Sears Canada, which could be sold by its U.S. parent, saw its net loss more than double in the first quarter as it felt the impacts of shoppers staying away due to a long winter throughout most parts of Canada.
The struggling department store chain reported Wednesday it had losses of $75.2 million, or 74 cents per share, for the three-month period ended May 3. This compared with a loss of $3.2 million, or 31 cents per share, for the same period a year earlier.
``The unseasonable weather had an adverse effect on our revenues,'' president and chief executive Douglas Campbell said in a statement.
``Sales of spring merchandise were below last year, as winter-like weather was prevalent in most parts of the country well into the new season with cooler temperatures and significantly more snow in many areas,'' he said.
Campbell said an upside to the cold weather was that it allowed the retailer to clear leftover fall and winter merchandise, ``virtually emptying our stockrooms and getting it in front the customer.''
Sears Canada Inc. said its net loss included pre-tax expenses of $7.6 million primarily related to severance costs. Also included in net loss for the quarter were pre-tax lease exit costs, warranty and other costs related to such things as the future settlement of retirement benefits, totalling $11.2 million.
Same-store sales, which are stores open for at least a year and are an important metric in the retail industry, decreased by 7.6 per cent year-over-year.
Total revenues for the quarter were $771.7 million down from $867.1 million year-over-year, affected by a number of factors, including store closures.
Last week, U.S.-based Sears Holdings announced it was considering selling its 51 per cent interest in Sears Canada. Sears Canada's board and management have said they plan to fully co-operate with Sears Holdings in the process.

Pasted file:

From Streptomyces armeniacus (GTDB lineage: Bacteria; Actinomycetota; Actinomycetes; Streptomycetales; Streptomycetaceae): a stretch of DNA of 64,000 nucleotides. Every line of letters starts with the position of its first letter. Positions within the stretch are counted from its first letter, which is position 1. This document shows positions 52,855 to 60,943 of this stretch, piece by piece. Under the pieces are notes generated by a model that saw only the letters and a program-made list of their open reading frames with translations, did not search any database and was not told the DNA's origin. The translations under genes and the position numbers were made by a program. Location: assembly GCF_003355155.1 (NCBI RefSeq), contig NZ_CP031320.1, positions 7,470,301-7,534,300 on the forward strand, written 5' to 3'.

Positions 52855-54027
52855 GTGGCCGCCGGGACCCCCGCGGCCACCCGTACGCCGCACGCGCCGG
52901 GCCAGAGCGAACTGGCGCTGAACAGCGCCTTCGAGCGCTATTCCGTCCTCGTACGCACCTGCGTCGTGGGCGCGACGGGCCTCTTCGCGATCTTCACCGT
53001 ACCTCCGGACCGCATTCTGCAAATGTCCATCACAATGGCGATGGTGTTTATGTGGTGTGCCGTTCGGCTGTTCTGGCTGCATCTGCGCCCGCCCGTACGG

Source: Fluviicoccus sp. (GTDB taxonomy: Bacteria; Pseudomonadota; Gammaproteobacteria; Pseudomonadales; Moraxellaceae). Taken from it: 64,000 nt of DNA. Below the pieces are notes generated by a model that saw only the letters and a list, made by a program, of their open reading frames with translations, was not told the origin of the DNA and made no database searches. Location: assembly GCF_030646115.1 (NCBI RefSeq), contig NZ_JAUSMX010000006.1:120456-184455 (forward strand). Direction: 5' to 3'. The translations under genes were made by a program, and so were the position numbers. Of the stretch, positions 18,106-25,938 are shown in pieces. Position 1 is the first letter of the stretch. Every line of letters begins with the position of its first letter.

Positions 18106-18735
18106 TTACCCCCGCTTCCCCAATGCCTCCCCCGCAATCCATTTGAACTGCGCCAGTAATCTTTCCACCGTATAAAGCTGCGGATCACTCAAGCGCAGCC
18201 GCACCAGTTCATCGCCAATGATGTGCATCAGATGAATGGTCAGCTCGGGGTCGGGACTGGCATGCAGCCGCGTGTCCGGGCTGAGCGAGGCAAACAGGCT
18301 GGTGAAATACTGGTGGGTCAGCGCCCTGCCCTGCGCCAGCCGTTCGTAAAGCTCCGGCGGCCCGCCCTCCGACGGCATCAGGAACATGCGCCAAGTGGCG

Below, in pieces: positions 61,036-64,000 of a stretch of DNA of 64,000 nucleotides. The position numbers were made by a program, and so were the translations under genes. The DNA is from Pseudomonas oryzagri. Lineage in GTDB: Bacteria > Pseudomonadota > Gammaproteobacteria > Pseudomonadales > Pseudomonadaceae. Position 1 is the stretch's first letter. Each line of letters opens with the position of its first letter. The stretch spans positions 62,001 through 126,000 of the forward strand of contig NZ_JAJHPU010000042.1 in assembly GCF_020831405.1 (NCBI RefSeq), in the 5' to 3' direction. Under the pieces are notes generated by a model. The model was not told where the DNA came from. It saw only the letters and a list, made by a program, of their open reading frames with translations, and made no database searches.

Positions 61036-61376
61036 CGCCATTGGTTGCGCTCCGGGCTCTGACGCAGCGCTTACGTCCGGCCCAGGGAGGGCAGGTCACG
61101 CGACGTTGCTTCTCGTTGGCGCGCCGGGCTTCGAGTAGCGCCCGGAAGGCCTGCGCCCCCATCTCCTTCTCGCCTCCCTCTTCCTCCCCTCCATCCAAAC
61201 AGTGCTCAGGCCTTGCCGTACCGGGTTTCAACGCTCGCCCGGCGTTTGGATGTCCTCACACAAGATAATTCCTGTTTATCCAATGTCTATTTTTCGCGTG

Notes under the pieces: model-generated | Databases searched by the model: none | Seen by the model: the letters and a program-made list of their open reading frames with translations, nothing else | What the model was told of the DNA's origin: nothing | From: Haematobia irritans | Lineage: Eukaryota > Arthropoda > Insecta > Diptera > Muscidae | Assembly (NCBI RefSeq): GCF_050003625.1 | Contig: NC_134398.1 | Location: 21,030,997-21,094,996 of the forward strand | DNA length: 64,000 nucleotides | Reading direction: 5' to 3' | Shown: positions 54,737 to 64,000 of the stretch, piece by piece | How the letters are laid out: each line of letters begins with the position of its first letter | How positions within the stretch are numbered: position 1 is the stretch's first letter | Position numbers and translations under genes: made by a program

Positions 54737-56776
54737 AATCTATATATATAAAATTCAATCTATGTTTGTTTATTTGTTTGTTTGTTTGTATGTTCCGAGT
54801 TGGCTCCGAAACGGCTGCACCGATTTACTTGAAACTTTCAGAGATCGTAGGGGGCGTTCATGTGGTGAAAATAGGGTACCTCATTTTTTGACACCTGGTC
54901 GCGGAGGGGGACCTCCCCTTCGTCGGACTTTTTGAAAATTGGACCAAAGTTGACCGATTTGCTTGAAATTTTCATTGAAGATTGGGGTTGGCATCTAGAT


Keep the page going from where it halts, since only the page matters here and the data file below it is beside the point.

Over the last few years, the embattled retail chain has faced stiff competition from long-time rivals such as Hudson's Bay Co., and American giants like Walmart and Target.
It's in the midst of a three-year turnaround plan, and has said that it's not interested in stocking high-priced runway styles and lavish decor and instead, is aiming for middle-class shoppers.
The revamp intensified when the company began a more aggressive reduction of staff aimed at lowering expenses. Since January, Sears has announced it will chop 2,200 employees from its payroll, on top of thousands more that were laid off last year.
Sears Canada's previous CEO, Calvin McDonald, abruptly left the company last September amid the company's turnaround plan for a job at North American beauty giant Sephora.
The company has said it plans on investing $30 million over the next two or three years in an new inventory management system and website enhancements to improve the customers' online shopping experience.
Over the past few years, Sears Canada has sold leases to some of its most prominent locations, including its flagship location at the Toronto Eaton Centre.
It recently announced it was selling its 15 per cent minority ownership interest in the Centre commercial Les Rivieres in Trois-Rivieres, Que., for $33.5 million. Sears says the buyer is Ivanhoe Cambridge, the real estate subsidiary of the Caisse de depot et placement du Quebec pension fund and the owner of the remaining 85 per cent of the shopping centre. The transaction, subject to customary conditions, is scheduled to close on June 2.
Sears Canada operates a retail network that includes 176 corporate stores, 234 Hometown stores, more than 1,400 catalogue and online merchandise pick-up locations, 97 Sears Travel offices and a nationwide repair and service network.